(In the order of their appearance; revised 3/2006)
The Altshuler study is cited in almost every discussion of this issue. But it is not a “randomized trial” — it is a “observational study”, which watched what happened to patients over time. Here’s the key: the research team had nothing to do with medication decisions. Doctors and their patients decided whether to continue antidepressants or not. Those who stopped them are very likely to be different, somehow, than those who continued them. And thus we are not comparing apples and apples here.
Dr. Altshuler and her colleagues were very clear about this, but sometimes when their results are being cited, this “observational” nature of the study is not emphasized. Mood experts, like other scientists, readily agree that a study in which patients are randomly assigned to one approach or another is a completely different kind of science than observational work, and that the data from such a randomized trial are far more reliable. On that basis, only the Ghaemi study described below is worthy of attention. However, it too is a preliminary study, not a “final word” by any stretch of the imagination.
As you are likely to see all these studies cited, here are details on each, proceeding roughly in the order in which they appeared (I’ve not changed the wording of the original analysis of each when later studies have appeared, so it might sound a little odd that way).
Here is the crucial figure, then a breakdown of the numbers — then a discussion of the article overall.
This paper was one of the first sources of data on this approach. However, it is important to keep this study in perspective, perhaps all the more so because there is so little data to go on in the first place. Although this study is of great importance and is already influencing treatment, we should keep in mind some of its design features.
Most importantly, this was not a randomized trial. This was a “naturalistic follow-up study”. That means that these patients were monitored while they and their doctors did what they thought was the right thing. They could choose to continue the antidepressant, or not, depending on what seemed to be the right thing for that patient.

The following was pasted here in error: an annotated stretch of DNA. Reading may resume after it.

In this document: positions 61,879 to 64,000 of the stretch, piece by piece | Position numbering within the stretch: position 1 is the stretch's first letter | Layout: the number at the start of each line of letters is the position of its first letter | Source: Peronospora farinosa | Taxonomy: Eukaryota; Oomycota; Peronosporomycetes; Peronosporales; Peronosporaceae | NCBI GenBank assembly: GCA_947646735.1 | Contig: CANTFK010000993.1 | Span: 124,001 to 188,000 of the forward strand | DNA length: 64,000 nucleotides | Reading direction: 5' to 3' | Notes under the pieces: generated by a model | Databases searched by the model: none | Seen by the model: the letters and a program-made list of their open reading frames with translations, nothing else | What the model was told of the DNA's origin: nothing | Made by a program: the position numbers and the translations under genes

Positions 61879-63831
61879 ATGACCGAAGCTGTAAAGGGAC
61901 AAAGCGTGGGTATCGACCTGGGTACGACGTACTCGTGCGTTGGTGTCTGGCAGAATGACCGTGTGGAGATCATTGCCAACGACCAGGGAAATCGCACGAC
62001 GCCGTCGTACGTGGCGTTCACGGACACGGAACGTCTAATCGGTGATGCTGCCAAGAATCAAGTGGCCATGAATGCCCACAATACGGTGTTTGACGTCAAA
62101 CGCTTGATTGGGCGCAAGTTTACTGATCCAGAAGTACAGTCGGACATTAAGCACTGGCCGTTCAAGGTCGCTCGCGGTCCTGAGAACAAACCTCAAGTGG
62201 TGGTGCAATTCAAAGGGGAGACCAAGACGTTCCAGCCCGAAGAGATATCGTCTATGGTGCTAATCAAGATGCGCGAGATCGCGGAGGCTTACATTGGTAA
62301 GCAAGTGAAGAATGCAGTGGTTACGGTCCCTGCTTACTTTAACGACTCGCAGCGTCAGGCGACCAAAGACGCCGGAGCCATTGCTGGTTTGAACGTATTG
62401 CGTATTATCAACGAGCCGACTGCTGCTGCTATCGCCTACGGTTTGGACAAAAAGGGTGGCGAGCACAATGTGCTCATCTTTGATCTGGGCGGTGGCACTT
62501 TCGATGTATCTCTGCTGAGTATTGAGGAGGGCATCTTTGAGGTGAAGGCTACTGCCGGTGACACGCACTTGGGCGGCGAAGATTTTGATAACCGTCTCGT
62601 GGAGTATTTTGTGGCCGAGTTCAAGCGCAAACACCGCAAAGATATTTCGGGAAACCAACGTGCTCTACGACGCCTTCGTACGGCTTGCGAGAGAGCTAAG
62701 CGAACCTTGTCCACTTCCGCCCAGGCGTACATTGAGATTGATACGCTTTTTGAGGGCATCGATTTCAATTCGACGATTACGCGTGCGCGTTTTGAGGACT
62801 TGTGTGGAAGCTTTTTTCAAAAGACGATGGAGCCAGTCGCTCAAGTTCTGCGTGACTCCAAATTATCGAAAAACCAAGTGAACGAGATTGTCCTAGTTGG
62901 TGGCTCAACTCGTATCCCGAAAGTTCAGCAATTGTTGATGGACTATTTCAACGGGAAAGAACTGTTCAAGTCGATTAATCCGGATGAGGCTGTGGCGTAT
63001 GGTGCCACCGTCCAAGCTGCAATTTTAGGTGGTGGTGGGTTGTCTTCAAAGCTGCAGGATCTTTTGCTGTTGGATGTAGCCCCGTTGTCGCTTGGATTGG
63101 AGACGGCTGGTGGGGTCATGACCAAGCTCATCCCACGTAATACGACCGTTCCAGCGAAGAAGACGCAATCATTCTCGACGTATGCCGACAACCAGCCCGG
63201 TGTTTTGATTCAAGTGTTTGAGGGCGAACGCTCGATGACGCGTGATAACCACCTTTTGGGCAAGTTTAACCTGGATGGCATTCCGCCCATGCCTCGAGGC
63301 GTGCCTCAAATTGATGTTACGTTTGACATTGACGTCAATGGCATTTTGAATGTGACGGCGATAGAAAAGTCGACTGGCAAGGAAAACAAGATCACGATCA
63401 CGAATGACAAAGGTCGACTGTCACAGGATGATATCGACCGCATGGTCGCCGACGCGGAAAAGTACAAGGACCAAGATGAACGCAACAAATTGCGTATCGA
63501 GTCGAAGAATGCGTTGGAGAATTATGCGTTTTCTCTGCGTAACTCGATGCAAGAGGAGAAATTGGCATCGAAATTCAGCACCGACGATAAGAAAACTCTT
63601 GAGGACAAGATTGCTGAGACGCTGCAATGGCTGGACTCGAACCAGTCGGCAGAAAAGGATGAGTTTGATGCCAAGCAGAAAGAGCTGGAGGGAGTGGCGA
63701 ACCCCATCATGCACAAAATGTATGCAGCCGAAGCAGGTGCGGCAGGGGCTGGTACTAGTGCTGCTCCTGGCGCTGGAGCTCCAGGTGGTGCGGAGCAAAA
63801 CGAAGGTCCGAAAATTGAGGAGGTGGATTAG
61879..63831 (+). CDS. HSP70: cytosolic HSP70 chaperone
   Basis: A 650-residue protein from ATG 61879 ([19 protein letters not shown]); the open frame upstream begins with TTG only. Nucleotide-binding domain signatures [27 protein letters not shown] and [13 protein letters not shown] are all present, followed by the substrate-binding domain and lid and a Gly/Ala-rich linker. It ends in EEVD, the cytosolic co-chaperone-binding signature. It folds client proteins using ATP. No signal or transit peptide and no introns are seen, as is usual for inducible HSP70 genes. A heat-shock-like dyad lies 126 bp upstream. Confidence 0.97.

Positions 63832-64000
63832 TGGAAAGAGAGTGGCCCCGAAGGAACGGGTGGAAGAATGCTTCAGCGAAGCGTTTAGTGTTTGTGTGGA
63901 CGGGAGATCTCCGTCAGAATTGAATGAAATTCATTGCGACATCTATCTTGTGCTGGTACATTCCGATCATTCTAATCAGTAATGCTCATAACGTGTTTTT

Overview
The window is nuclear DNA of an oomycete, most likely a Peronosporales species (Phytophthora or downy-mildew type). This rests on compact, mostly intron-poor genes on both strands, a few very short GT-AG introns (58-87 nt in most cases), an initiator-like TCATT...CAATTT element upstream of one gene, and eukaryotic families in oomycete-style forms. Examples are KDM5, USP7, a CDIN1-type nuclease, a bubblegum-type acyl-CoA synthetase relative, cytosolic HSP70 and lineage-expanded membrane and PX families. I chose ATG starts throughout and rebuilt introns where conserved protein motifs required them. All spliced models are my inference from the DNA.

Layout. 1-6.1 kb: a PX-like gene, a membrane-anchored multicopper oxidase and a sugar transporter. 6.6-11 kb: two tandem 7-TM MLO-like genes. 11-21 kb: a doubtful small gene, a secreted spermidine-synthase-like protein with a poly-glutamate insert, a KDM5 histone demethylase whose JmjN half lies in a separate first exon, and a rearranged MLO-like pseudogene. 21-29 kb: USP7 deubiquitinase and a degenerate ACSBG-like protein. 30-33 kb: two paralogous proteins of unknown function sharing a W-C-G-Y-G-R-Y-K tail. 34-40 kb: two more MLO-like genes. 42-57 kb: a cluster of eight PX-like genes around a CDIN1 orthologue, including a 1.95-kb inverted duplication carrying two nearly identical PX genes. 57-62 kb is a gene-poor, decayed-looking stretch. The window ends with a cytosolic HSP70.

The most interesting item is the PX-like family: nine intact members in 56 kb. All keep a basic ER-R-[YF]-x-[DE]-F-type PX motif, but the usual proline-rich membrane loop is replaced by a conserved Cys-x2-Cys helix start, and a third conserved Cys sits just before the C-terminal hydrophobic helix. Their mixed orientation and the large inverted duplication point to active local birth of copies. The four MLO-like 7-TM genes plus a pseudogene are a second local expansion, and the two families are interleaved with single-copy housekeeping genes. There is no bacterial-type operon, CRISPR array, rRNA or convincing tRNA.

The group on whom they report was selected from 549 patients who had received an antidepressant in addition to a mood stabilizer, and had recovered from a bipolar depression. Only those who took the antidepressant for more than two months were included. Thus, any patients who had a negative reaction to the antidepressant in some way, and thus had their antidepressant stopped, were not included in the study. Only those patients who clearly tolerated being on the antidepressant were included. Presumably, any patient who showed some possible evidence of her/his bipolar disorder worsening in the first two months of being on it would probably have had the medication stopped — and that patient would not be included in this analysis.
This “first cut” eliminates two thirds of all the patients (360 out of 549). Two thirds of the patients did not do well enough on antidepressants to stay on them for more than two months. That’s interesting. You don’t usually hear that result from this study reported. This “cut” is illustrated by the first red arrow in Figure 2 above.
The remaining one-third of the patients are the only ones we’re looking at as we wonder what happens to patients with bipolar disorder who take antidepressants. So just remember, this study does not really tell us about the safety of using antidepressants in bipolar disorder (that’s Controversy one) — but rather about the outcomes of those who can clearly tolerate them for two months.